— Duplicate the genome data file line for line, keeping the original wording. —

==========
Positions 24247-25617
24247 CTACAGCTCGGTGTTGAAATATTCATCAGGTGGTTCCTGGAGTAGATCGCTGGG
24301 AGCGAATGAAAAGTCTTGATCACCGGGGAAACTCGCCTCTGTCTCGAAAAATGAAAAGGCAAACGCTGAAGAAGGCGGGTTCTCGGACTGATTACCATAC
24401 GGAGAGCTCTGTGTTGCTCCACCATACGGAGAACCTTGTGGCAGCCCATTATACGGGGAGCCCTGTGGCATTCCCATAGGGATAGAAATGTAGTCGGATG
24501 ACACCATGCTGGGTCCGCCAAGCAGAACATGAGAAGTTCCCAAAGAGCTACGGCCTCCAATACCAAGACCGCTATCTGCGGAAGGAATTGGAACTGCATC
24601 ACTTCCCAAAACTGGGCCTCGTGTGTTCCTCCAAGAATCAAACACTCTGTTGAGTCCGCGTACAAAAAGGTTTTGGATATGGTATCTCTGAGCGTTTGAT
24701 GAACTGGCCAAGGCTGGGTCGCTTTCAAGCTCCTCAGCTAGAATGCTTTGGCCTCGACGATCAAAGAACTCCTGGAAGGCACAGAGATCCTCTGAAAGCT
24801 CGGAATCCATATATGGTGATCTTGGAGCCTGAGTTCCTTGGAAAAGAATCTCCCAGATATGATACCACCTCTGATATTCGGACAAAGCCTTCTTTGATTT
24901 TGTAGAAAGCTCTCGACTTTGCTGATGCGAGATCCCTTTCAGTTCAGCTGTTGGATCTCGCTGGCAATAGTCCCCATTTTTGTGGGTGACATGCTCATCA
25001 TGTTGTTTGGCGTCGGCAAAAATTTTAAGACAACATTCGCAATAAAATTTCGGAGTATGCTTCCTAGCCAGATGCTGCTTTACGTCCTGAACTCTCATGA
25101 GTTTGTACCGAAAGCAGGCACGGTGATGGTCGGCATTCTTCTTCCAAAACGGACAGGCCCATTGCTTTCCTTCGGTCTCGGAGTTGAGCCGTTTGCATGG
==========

Positions 24247-25617
24247 CTACAGCTCGGTGTTGAAATATTCATCAGGTGGTTCCTGGAGTAGATCGCTGGG
24301 AGCGAATGAAAAGTCTTGATCACCGGGGAAACTCGCCTCTGTCTCGAAAAATGAAAAGGCAAACGCTGAAGAAGGCGGGTTCTCGGACTGATTACCATAC
24401 GGAGAGCTCTGTGTTGCTCCACCATACGGAGAACCTTGTGGCAGCCCATTATACGGGGAGCCCTGTGGCATTCCCATAGGGATAGAAATGTAGTCGGATG
24501 ACACCATGCTGGGTCCGCCAAGCAGAACATGAGAAGTTCCCAAAGAGCTACGGCCTCCAATACCAAGACCGCTATCTGCGGAAGGAATTGGAACTGCATC
24601 ACTTCCCAAAACTGGGCCTCGTGTGTTCCTCCAAGAATCAAACACTCTGTTGAGTCCGCGTACAAAAAGGTTTTGGATATGGTATCTCTGAGCGTTTGAT
24701 GAACTGGCCAAGGCTGGGTCGCTTTCAAGCTCCTCAGCTAGAATGCTTTGGCCTCGACGATCAAAGAACTCCTGGAAGGCACAGAGATCCTCTGAAAGCT
24801 CGGAATCCATATATGGTGATCTTGGAGCCTGAGTTCCTTGGAAAAGAATCTCCCAGATATGATACCACCTCTGATATTCGGACAAAGCCTTCTTTGATTT
24901 TGTAGAAAGCTCTCGACTTTGCTGATGCGAGATCCCTTTCAGTTCAGCTGTTGGATCTCGCTGGCAATAGTCCCCATTTTTGTGGGTGACATGCTCATCA
25001 TGTTGTTTGGCGTCGGCAAAAATTTTAAGACAACATTCGCAATAAAATTTCGGAGTATGCTTCCTAGCCAGATGCTGCTTTACGTCCTGAACTCTCATGA
25101 GTTTGTACCGAAAGCAGGCACGGTGATGGTCGGCATTCTTCTTCCAAAACGGACAGGCCCATTGCTTTCCTTCGGTCTCGGAGTTGAGCCGTTTGCATGG